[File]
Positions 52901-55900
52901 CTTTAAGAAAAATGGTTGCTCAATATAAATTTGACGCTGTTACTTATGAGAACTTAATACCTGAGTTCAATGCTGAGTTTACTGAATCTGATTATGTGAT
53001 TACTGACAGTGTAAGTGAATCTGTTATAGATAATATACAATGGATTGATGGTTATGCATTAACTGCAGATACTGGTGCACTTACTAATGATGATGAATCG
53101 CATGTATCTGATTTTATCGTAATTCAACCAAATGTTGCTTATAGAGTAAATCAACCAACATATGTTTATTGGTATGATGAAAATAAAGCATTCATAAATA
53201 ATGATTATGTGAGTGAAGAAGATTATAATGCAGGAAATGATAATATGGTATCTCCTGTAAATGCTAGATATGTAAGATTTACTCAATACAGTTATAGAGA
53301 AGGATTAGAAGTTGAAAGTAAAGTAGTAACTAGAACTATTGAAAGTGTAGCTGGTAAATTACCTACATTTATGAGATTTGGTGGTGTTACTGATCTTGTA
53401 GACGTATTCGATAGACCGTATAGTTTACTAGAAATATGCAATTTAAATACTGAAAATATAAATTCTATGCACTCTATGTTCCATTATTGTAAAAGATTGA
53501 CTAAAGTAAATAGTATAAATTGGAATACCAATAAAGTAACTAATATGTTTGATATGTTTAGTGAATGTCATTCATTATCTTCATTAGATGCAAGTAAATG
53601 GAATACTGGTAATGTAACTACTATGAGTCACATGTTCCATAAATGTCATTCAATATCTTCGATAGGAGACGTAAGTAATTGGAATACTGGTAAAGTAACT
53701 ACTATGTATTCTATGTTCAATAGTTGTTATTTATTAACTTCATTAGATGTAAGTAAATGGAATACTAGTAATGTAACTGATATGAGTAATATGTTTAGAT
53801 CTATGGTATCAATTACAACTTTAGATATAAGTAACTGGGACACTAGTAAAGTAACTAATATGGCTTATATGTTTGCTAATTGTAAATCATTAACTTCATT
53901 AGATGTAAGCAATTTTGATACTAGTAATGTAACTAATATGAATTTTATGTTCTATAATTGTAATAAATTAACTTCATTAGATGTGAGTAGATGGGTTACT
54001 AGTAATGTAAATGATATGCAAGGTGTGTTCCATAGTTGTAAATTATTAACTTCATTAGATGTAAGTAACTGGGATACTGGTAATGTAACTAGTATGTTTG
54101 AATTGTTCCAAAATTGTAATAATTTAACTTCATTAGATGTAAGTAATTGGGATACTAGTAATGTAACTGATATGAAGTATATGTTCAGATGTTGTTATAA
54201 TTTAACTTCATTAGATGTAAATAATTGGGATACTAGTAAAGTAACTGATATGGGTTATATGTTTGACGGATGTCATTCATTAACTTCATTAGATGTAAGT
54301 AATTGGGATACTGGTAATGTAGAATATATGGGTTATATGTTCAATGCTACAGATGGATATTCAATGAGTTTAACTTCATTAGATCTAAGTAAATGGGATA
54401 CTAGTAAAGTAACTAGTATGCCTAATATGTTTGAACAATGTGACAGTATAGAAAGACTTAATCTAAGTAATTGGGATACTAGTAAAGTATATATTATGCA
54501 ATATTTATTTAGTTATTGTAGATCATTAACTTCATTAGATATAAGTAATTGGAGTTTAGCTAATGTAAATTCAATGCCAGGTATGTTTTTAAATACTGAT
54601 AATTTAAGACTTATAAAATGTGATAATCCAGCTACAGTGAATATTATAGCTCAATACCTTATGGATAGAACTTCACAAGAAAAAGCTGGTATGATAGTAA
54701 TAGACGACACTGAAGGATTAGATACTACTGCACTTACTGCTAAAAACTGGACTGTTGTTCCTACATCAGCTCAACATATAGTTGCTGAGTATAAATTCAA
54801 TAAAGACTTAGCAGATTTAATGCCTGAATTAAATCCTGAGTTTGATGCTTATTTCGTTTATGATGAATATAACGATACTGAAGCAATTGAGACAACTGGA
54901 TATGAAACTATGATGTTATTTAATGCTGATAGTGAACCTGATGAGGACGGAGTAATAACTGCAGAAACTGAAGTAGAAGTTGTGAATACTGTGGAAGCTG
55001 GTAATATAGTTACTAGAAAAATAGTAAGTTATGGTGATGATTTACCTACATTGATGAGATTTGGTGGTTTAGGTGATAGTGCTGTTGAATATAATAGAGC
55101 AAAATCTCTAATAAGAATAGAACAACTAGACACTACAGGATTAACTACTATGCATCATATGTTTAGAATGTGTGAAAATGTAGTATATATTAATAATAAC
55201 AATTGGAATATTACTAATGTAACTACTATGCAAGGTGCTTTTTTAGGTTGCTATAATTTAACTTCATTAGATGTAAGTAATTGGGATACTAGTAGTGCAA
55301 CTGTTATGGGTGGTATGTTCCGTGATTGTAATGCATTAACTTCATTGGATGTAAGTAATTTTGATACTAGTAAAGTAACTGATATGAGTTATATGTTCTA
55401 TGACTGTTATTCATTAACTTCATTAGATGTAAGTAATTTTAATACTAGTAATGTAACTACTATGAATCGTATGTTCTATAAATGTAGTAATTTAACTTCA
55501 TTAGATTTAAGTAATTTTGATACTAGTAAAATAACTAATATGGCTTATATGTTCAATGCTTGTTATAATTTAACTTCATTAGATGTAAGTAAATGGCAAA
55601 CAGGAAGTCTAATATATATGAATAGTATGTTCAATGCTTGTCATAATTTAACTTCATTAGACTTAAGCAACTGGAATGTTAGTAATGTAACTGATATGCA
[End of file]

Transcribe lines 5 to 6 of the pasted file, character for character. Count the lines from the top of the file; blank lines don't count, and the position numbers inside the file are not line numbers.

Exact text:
53201 ATGATTATGTGAGTGAAGAAGATTATAATGCAGGAAATGATAATATGGTATCTCCTGTAAATGCTAGATATGTAAGATTTACTCAATACAGTTATAGAGA
53301 AGGATTAGAAGTTGAAAGTAAAGTAGTAACTAGAACTATTGAAAGTGTAGCTGGTAAATTACCTACATTTATGAGATTTGGTGGTGTTACTGATCTTGTA